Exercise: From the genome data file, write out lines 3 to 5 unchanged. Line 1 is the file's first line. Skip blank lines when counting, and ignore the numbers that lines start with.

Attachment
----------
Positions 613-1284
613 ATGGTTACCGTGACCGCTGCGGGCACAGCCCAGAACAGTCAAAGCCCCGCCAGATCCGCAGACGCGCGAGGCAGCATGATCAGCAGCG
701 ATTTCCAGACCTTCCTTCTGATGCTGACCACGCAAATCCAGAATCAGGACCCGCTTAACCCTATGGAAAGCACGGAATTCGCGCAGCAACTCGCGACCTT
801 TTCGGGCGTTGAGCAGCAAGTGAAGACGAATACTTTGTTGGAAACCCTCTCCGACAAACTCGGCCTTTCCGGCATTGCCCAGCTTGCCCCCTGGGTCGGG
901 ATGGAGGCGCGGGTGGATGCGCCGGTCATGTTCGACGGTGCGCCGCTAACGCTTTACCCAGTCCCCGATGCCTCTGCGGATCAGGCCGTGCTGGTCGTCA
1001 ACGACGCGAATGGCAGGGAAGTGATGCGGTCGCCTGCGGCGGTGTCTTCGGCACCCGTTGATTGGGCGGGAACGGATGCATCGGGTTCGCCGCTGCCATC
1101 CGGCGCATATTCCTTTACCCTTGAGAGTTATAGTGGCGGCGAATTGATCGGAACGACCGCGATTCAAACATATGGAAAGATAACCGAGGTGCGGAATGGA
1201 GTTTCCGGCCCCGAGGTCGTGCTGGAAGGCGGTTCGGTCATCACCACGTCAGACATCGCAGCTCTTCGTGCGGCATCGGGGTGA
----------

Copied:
701 ATTTCCAGACCTTCCTTCTGATGCTGACCACGCAAATCCAGAATCAGGACCCGCTTAACCCTATGGAAAGCACGGAATTCGCGCAGCAACTCGCGACCTT
801 TTCGGGCGTTGAGCAGCAAGTGAAGACGAATACTTTGTTGGAAACCCTCTCCGACAAACTCGGCCTTTCCGGCATTGCCCAGCTTGCCCCCTGGGTCGGG
901 ATGGAGGCGCGGGTGGATGCGCCGGTCATGTTCGACGGTGCGCCGCTAACGCTTTACCCAGTCCCCGATGCCTCTGCGGATCAGGCCGTGCTGGTCGTCA